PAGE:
Two students and their stories

I teach the Principles of Microeconomics course online.  The semester started Monday, and I already have two stories to illustrate the value of online learning to our students.

Mr. M (not his real name)

In response to my “Welcome to your Online Principles of Microeconomics Course” email to all my students this past Sunday, Mr. M replied:

“Thank you so much for the warm welcome into the course.  This is my first online course through this institution.  I have taken online courses before because it works great with my schedule.  In light of this, I have work on the days you are available for your office hours.  I…hope we can find a time that is convenient for the both of us”

Mr. M has taken courses online from other institutions and, now that he is a U of A student, found a viable option here that meets his needs and his expectations.   Mr. M and I will search for an alternative time to meet, using our Blackboard Collaborate tool. As long as we meet student needs for flexibility – without sacrificing the quality of our courses – students will want to learn online.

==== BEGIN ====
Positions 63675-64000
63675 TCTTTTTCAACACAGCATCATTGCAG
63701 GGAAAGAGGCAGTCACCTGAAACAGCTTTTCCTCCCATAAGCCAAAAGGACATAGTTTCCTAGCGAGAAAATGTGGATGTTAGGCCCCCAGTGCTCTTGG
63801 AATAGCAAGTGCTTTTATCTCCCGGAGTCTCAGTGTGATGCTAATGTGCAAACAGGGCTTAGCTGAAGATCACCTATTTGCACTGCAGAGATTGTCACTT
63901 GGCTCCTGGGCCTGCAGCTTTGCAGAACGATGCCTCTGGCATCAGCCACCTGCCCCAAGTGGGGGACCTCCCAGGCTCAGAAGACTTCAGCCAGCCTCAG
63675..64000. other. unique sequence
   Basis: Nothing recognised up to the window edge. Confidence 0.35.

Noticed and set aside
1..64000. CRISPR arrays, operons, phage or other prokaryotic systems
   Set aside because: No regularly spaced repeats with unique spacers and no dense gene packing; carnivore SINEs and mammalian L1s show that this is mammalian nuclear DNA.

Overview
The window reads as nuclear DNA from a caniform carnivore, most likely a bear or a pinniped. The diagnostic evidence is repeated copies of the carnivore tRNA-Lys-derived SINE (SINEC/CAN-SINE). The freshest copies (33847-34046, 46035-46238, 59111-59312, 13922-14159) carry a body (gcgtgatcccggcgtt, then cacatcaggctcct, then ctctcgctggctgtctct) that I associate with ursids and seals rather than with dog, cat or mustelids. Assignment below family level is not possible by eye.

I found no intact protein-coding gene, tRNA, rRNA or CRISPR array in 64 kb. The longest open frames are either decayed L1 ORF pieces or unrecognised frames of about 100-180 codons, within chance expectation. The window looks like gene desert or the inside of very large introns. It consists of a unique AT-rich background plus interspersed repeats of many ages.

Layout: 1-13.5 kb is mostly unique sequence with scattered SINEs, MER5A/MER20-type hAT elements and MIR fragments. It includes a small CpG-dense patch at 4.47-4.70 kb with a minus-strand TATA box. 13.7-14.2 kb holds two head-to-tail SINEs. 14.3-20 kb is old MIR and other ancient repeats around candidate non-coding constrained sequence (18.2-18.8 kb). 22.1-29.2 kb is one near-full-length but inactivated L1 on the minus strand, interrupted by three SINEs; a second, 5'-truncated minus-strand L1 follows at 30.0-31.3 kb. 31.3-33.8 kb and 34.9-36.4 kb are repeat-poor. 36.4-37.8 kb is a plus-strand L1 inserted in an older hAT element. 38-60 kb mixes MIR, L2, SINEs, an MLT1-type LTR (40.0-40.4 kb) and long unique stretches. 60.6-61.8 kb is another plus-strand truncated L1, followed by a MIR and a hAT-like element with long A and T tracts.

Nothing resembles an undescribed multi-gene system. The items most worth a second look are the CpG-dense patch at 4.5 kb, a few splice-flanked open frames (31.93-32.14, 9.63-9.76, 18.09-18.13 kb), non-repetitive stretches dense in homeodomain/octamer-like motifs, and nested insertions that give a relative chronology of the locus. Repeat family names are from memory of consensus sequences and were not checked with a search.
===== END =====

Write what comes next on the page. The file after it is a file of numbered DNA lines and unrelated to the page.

Mr. V (also not his real name)

Mr. V is senior international student working on his B.S. in Mechanical Engineering (Aerospace & Materials), Physics (Computational), and Mathematics (Applied). He had to return home for a surgical procedure and, while recovering, wants to continue steady progress toward graduation. He contacted me to see if he could still enroll for my Online Principles of Microeconomics course.  Although I had to inform him that my class is full, the U of A has another option for him in the form of Self-Paced Online Correspondence Courses (SPOCC), and Principles of Microeconomics is offered in this format.  So Mr. V has the option to take a course with award-winning teacher Dr. Robert Stapp, enroll at his convenience (start dates for SPOCC are offered twice a month), and make progress academically while recovering from surgery.

Two of How Many?

Online education offers flexibility for our students without sacrificing the standards and expectations of any other course offered by the University of Arkansas.  I know about these two students because they’ve been in contact with me this week.  I wonder how many others there are.

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